Word from Bent '08 was that these samplers rule. I also am anxiously awaiting the release of the kits.

  • http://www.oksrecordingsofnorthamerica.com painfulleginjuries

    I want one of these, I periodically check WTPA site to see if they are selling already!

  • http://www.ilovepresets.com Rob Ray

    kick ass. I've seen the results. It's pretty dope.

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  • piezo

    Bending something "bender-friendly" is not really bending, is it?

  • http://www.createdigitalmusic.com Peter Kirn

    @piezo: I disagree … most things getting bent are indeed bender-friendly, in that they have easily-accessed contact points. And I think circuit bending, philosophically, like other hardware hacks in design generally, is more about turning something into something else.

  • piezo

    I thought the philosophy of bending was to extend/modify hardware against its original purpose and maybe even damaging it. ï&frac14;´ï&frac12;ˆï&frac12;t'ï&frac12;“ obviously not the case if the intended purpose already includes such modifications.

    Same with hacking: If it doesn't break some barriers I'd rather call it programming or development – which is fine.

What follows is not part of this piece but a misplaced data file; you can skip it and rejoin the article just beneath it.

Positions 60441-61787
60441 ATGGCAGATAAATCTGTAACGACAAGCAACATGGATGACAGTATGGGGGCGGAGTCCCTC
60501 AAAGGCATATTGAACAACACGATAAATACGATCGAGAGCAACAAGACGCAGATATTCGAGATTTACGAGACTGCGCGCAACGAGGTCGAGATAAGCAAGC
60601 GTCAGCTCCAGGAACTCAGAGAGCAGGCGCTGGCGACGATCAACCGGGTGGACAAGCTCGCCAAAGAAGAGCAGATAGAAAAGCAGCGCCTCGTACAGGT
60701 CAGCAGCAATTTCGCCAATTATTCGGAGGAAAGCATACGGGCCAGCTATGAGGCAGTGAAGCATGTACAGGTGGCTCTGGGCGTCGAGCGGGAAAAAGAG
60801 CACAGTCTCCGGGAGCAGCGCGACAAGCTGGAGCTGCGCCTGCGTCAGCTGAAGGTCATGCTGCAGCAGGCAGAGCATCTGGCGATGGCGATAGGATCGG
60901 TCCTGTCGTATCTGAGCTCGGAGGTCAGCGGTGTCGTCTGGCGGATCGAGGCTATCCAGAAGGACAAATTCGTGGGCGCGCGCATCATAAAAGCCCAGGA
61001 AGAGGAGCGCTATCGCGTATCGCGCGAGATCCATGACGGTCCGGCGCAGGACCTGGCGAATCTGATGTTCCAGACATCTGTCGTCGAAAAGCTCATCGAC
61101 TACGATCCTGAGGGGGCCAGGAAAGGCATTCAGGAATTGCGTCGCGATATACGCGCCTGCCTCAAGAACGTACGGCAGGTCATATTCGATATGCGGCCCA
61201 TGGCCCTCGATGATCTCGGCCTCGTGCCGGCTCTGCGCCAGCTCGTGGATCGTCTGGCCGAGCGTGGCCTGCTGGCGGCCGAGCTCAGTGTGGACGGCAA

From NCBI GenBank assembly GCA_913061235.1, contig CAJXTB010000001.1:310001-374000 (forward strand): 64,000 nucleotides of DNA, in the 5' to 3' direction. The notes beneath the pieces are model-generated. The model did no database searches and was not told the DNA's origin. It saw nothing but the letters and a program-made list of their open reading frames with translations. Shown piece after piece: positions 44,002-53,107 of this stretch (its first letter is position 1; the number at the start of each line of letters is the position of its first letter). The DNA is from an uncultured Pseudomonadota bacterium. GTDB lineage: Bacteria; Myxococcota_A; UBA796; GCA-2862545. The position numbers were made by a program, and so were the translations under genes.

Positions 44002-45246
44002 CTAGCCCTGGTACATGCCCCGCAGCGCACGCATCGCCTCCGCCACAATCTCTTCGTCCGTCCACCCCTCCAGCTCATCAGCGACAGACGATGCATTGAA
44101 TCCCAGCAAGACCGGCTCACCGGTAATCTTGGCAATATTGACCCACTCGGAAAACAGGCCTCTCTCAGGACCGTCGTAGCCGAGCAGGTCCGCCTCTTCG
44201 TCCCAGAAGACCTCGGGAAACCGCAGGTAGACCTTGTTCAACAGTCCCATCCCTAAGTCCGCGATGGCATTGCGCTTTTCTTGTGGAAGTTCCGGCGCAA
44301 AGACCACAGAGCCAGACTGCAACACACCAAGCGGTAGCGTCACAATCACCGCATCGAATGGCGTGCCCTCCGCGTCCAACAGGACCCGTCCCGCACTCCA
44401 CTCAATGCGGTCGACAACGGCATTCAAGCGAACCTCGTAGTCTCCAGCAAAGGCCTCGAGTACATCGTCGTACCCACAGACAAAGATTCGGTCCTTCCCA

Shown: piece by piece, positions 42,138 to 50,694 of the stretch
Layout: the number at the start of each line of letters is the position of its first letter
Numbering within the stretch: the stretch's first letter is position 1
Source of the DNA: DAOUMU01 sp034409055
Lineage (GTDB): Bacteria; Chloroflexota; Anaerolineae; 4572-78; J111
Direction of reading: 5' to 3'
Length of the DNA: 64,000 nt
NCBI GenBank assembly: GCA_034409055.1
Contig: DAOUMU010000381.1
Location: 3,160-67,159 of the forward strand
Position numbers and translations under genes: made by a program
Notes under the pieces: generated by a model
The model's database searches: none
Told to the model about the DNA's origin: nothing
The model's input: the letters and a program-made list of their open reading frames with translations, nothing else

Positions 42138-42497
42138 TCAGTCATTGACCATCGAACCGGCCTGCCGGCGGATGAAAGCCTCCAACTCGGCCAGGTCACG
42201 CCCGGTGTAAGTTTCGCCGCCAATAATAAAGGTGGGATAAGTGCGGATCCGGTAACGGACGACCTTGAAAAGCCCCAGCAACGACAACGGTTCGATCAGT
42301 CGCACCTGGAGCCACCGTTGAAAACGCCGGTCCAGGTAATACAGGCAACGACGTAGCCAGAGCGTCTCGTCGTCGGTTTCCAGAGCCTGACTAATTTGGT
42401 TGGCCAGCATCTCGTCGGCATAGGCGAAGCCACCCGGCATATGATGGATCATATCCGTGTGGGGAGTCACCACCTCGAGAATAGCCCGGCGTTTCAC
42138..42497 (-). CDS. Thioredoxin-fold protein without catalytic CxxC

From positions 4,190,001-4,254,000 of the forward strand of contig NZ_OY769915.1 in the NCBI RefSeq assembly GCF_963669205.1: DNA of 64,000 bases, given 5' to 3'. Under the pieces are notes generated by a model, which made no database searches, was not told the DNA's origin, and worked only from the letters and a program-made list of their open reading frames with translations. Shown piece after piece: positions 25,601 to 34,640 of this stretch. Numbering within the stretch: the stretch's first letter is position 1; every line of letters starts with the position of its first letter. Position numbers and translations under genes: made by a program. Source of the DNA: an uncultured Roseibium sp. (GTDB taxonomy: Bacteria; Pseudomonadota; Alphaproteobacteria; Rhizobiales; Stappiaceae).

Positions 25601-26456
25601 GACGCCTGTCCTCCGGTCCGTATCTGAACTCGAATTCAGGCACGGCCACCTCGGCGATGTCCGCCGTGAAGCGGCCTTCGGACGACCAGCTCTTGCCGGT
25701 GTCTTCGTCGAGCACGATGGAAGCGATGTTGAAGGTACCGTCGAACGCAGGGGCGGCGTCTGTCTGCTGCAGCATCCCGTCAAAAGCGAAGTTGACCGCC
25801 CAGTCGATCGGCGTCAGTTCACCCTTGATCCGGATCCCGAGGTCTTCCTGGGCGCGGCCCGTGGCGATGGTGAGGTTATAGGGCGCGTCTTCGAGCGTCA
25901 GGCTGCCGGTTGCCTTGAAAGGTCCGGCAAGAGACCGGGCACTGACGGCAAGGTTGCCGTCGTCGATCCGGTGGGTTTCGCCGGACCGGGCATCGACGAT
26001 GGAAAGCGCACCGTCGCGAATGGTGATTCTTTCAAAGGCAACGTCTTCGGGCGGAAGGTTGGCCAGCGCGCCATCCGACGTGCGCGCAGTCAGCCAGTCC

However, I don't know much about it and maybe my definition of beding is indeed a little narrow.

  • http://veqtor.blogspot.com/2008/09/wheres-party-at-ben-diy-sampler-brings.html Veqtor

    [...] [Via Create Digital Music] [...]

  • http://www.createdigitalmusic.com Peter Kirn

    @piezo, of course it depends on who you ask, but here's what Reed Ghazala has to say on the subject:

    "Circuit-bending is an electronic art which implements creative audio short-circuiting. This renegade path of electrons represents a catalytic force capable of exploding new experimental musical forms forward at a velocity previously unknown. Anyone at all can do it; no prior knowledge of electronics is needed. The technique is, without a doubt, the easiest electronic audio design process in existence."

    "The circuit-bent instrument, often a re-wired audio toy or game, is an alien instrument: alien in electronic design, alien in voice, alien in musician interface. Through this procedure, all around our planet, a new musical vocabulary is being discovered. A new instrumentarium is being born."

    http://www.anti-theory.com/soundart/circuitbend/m

    In other words, it's Reed's "anti-theory" — discovering contact points / making creative use of the short circuit — that really matters. So I think it's perfectly legitimate to design a DIY device with the knowledge that you might find those contact points and use it in that way, and I think that's absolutely bending. Reed, by the way, treats his creations as creatures and gives them eyes, and tends more toward "evolve" than "break." Interesting philosophically, I think.

  • 4lefts

    i wants. just adding my voice to wall of sounds.

  • http://www.myspace.com/mattyboisjanglin MattyBoJangles

    I'z alsoz wantz onez. That's great.

    Oh, and Reed Ghazala wrote in his book that he often makes many instruments "to theory" just so that he can bend them later…